Color me heart-broken. I have been sitting here, typing fluidly and with great perception--and I hit the wrong key and everything disappeared. Obviously, in the flow of my thoughts, I too often forget to save my content. I will try to reconstruct my previous brilliance!!
Destination Dallas 2016 occurs in Dallas beginning Sept. 17 (Saturday) through Sept. 19 (Monday) with travel days of September 16 and September 20. It is to the trade (no non-shopowners admitted). I made my airplane reservation months ago so I could pay with Capital one miles. I made my hotel reservation very early, because last year I procrastinated and had to stay at a "satellite" hotel--that meant at least 20 minutes to get to the show, each way. Minimum. The shuttle drivers are delightful, but it's a pain to not be able to just get on an elevator.
I watched the DD website like a hawk so that I could have the optimal chance of getting the classes I really wanted. The system is wonderful--there is a free business seminar (the one I selected was beginning media usage). Then, you get a free technique class; additional classes cost a mere $20 each because the needlepoint community of designers and fiber suppliers offer the class materials gratis. They realize the need to spread the knowledge and further the industry. The classes I selected were: a sort of informal class with Tony Minieri; a Easter project taught by Gretchen Janacek from Threads in Charlottesville, VA; and a floral ribbon class from Laura Taylor from Aristeia in CA. My impatience overwhelmed me, and last week I called Kathy (in charge of classes) to find out my fate. I had the good fortune to be early enough to score all four of my classes. I'm so pleased. Hooray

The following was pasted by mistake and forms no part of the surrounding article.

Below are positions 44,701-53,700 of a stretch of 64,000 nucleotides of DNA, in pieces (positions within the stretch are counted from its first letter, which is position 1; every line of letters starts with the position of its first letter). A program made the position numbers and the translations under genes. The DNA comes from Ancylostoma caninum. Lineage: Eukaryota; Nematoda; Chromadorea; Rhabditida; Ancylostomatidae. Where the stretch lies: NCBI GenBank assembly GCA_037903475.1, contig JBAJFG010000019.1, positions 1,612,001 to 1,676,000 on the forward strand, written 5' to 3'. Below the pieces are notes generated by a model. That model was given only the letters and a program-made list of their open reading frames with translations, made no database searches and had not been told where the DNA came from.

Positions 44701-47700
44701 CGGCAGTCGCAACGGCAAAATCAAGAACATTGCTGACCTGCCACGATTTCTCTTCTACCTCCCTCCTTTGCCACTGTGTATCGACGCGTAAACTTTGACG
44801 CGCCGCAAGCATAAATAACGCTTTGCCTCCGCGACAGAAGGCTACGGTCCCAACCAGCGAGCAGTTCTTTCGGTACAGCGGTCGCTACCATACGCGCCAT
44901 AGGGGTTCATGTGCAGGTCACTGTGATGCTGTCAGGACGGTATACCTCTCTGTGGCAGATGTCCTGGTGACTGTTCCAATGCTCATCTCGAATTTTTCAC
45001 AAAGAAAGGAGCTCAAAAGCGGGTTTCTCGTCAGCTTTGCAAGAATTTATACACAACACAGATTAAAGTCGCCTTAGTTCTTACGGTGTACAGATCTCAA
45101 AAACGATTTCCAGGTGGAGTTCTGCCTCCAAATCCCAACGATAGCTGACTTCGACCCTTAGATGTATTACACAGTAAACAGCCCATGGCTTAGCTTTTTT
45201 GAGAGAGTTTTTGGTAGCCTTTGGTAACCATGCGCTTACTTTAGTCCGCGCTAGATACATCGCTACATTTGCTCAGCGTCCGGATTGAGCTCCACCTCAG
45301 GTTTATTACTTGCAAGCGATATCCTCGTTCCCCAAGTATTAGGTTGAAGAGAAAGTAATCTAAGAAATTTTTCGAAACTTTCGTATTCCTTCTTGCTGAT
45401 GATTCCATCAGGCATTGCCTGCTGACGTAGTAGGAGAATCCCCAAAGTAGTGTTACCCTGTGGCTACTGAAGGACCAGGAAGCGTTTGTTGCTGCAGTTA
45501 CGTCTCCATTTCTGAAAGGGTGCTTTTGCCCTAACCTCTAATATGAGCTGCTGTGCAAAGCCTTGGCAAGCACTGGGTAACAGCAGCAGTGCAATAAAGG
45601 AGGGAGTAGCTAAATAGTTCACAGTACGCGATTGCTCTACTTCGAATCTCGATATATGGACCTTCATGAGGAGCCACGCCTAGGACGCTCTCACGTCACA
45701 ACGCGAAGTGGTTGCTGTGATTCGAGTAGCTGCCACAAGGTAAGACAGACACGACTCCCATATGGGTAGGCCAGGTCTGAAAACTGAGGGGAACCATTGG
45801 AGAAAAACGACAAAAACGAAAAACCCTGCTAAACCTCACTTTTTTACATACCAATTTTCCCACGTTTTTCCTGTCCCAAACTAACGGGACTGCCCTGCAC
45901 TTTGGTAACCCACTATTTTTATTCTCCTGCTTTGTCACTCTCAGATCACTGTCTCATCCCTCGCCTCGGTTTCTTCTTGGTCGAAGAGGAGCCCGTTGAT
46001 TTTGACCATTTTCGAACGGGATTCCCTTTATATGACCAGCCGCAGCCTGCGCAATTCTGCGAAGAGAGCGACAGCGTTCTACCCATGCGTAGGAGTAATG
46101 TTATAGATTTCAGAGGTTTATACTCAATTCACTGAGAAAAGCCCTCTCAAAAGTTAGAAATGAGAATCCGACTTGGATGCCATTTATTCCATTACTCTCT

There is one proviso--be aware that morning classes begin at 8:00 am and evening classes end at 8pm. That's in addition to walking the who knows how many floors of the market in between. I can envision a mid-afternoon nap for the old lady!
There are 3 types of needlework markets--an on-line show that happens, I think, twice a year (I haven't taken advantage of this type); convention hall shows which occur twice a year; and my preference, the hotel room show. Hotels room shows are less expensive (for both attendees and exhibitors). They are also closer and more personal.
Wholesale markets are a wonderful combination of things. It permits shopowners to get to interact with each other at early morning coffee, during classes, or at after-show cocktail hours. It similarly allows shopowners to rub elbows with the designers of the canvases and get to know their suppliers on a personal level. When I started in this industry (centuries ago), I could cover a market in a day and a half. Today, at the end of the third day I am still scrambling because I know so many more people I have to chat with. I try valiantly to deal with all my ordering, but as often happens, I find myself drifting into personal conversation. I've known some of these people over 40 years--quite a history. And like an old war-horse, just dancing to get back to another market!